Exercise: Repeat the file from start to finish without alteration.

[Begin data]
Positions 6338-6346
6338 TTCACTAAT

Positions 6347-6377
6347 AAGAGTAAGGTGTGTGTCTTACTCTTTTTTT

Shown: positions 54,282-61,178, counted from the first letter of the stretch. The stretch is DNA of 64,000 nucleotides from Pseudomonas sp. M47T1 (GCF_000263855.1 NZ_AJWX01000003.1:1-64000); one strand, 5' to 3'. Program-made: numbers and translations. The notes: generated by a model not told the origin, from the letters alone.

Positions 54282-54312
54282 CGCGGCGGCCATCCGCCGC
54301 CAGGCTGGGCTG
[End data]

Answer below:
Positions 6338-6346
6338 TTCACTAAT

Positions 6347-6377
6347 AAGAGTAAGGTGTGTGTCTTACTCTTTTTTT

Shown: positions 54,282-61,178, counted from the first letter of the stretch. The stretch is DNA of 64,000 nucleotides from Pseudomonas sp. M47T1 (GCF_000263855.1 NZ_AJWX01000003.1:1-64000); one strand, 5' to 3'. Program-made: numbers and translations. The notes: generated by a model not told the origin, from the letters alone.

Positions 54282-54312
54282 CGCGGCGGCCATCCGCCGC
54301 CAGGCTGGGCTG